Mode of delivery was categorized as vaginal delivery or CS. Mode of delivery was obtained from the baseline survey completed by the primary caregiver (typically the mother). Mode of delivery was recorded as normal vaginal birth without instrumentation, vaginal birth with suction or forceps or CS. We considered vaginal births together (including unassisted and assisted vaginal delivery). Given that unassisted and assisted vaginal deliveries would be expected to have the same effect on gut microbiota, we also classified mode of delivery as unassisted vaginal delivery, assisted vaginal delivery or CS to check whether any associations were specific to CS. We did not collect information on the possible indications for CS or whether the CS was primary versus repeat.
Emotional and behavioral problems
Emotional and behavioral problems at ~7 years (6- <9 years) and ~11 years (9- <13 years) were assessed from the Revised Parent’s Rutter Scales in Chinese for parents25,38. The scales consist of a set of 31 items describing emotional and behavioral difficulties, with each item scored 0 for does not apply, 1 for applies somewhat or 2 for certainly applies. A total score (range 0–62) and subscores for conduct problems (5 items, range 0–10), emotional problems (5 items, range 0–10) and inattention/hyperactivity (3 items, range 0–6) were calculated, where a higher score indicated more emotional and behavioral problems. When considering the presence of emotional and behavioral problems, a total score of 13 or more was considered as overall emotional and behavioral problems39. Presence of conduct problems, emotional problems or hyperactivity was defined as having the corresponding subscore above the sex-specific 97th percentile (≥5 for boys and ≥4 for girls for conduct, ≥4 for boys and ≥4 for girls for emotion, 6 for boys and ≥5 for girls for hyperactivity) for this population.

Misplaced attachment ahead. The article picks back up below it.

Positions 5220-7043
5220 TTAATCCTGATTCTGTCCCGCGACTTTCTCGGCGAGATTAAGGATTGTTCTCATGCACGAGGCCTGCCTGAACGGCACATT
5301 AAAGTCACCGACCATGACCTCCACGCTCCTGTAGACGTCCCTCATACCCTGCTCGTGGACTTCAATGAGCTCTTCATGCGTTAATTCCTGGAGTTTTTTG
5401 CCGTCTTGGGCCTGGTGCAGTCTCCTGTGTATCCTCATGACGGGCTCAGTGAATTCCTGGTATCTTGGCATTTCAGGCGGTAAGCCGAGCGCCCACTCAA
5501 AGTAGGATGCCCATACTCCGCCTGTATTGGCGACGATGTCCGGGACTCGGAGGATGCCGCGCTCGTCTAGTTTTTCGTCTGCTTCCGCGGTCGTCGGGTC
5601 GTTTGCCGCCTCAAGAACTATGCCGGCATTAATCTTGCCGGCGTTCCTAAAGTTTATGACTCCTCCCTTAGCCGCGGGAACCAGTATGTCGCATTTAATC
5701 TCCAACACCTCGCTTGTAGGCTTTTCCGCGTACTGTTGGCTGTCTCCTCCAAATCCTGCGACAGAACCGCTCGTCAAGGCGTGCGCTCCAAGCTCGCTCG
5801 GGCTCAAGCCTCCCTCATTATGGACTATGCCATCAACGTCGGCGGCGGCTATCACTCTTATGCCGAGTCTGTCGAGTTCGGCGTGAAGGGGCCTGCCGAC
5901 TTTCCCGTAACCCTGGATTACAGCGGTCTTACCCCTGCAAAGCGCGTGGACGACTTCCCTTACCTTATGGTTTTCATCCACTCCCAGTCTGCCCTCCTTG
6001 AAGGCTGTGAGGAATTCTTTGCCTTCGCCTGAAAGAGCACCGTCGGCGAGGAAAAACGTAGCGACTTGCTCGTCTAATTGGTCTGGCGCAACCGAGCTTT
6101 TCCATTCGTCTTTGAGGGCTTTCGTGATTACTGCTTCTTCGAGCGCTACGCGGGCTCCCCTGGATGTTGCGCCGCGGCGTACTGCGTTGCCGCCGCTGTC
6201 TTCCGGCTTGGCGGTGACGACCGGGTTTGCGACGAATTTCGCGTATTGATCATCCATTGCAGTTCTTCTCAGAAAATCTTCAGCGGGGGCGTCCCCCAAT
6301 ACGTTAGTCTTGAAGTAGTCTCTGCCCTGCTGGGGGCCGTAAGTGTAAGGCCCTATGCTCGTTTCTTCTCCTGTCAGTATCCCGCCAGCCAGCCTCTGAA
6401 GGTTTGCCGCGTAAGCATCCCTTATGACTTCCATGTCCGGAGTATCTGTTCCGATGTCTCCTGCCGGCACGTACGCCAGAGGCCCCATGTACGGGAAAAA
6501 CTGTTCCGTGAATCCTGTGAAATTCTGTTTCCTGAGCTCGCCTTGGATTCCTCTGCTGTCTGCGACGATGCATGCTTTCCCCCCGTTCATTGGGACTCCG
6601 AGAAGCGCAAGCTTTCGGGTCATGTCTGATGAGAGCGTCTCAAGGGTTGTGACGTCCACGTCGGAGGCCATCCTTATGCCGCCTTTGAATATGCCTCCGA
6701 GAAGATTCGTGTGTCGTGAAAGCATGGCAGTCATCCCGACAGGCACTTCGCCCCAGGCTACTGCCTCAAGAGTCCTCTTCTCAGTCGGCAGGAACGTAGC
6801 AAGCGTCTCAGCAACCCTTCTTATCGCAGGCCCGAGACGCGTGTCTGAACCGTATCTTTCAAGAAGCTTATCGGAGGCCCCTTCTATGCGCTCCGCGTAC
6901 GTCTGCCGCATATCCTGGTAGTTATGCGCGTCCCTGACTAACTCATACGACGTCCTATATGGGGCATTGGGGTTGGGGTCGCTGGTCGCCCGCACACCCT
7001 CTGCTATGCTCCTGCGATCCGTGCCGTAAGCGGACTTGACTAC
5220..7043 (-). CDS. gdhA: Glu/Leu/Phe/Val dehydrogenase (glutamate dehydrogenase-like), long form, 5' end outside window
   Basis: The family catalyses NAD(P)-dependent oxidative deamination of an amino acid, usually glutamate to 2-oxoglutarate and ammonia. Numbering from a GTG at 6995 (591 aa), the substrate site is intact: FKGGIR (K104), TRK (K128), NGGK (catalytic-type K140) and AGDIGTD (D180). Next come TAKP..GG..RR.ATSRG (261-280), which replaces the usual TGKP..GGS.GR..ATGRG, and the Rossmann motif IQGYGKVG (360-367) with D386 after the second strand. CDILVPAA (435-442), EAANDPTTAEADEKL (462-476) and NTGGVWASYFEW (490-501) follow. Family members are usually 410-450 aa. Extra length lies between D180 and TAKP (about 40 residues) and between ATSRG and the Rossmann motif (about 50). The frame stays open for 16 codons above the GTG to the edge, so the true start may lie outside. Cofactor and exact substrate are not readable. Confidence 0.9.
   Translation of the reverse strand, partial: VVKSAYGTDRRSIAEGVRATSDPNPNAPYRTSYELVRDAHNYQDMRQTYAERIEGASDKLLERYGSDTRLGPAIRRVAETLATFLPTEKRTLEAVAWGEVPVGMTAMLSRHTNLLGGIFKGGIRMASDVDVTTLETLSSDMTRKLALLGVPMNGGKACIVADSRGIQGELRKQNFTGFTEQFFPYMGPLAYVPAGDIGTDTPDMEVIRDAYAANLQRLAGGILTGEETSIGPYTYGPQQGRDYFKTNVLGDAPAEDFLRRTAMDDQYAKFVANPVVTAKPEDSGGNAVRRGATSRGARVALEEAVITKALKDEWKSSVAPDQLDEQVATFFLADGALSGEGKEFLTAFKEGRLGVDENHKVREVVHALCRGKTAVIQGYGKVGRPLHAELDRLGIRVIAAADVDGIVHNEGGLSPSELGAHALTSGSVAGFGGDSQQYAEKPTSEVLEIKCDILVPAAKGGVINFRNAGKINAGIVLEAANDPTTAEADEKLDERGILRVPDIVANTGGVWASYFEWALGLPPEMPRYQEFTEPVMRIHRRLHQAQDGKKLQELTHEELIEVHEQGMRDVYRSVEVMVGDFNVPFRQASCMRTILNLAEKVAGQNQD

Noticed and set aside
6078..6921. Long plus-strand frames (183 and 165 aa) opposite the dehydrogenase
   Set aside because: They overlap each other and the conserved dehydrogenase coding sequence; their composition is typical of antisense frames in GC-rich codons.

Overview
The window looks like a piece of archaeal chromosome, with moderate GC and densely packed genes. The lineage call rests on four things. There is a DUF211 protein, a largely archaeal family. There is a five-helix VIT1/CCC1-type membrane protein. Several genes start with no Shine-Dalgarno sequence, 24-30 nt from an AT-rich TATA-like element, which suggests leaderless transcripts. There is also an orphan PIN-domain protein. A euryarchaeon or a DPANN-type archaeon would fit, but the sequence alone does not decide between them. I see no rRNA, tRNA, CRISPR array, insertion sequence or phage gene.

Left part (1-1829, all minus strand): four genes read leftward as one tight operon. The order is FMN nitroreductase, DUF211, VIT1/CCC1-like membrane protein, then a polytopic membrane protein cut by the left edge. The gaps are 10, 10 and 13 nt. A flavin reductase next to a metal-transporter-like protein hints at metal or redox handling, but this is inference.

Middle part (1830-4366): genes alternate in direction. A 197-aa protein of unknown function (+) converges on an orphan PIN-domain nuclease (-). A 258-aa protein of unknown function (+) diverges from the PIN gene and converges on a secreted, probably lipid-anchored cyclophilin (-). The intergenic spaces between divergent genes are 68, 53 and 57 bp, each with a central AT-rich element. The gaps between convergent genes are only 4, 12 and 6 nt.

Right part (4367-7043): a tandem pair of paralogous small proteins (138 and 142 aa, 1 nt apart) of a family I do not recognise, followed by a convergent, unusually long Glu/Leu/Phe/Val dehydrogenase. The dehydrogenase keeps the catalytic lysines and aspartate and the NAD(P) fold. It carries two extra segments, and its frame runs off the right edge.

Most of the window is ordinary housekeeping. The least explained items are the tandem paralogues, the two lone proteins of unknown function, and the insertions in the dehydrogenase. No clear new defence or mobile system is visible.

Self-esteem at ~11 years (9- <13 years) was assessed from the Form A of the Culture-Free Self Esteem Inventories (SEI) in Chinese for children40. Assessment inventories developed in Western countries may be less valid in non-Western settings. However, the items of the SEI were chosen with concern for content that is least sensitive to change across cultures41. The SEI has good validation in assessing self-esteem in adolescents and has been used in Hong Kong Chinese42. Responses are of the forced-choice variety that the respondent checks either “yes” or “no” for each item. A total score (range 0–50) and subscores for general self-esteem (perception of self-worth in general) (20 item, range 0–20), social self-esteem (perception of quality of relationships with peer) (10 items, range 0–10), academic self-esteem (perception of ability to academic success) (10 items, range 0–10), and parent-related self-esteem (perception of status at home) (10 items, range 0–10) were calculated, where a lower score indicated lower self-esteem. Based on the findings from the same study, we excluded unreliable scores with a lie scale of 2 or less (n = 158), although a lie scale of 5 or more had been used to indicate a lack of defensiveness and a reliable self-esteem inventories40. Presence of low self-esteem was defined as having a total score of 19 or less40. Each subscale score can be classified into one of five categories (‘very low,’ ‘low,’ ‘intermediate,’ ‘high’ or ‘very high’). A ‘very low’ subscale score indicated low self-esteem in the respective subscale category (≤7 for general self-esteem and ≤2 for social, academic and parent-related self-esteem)40.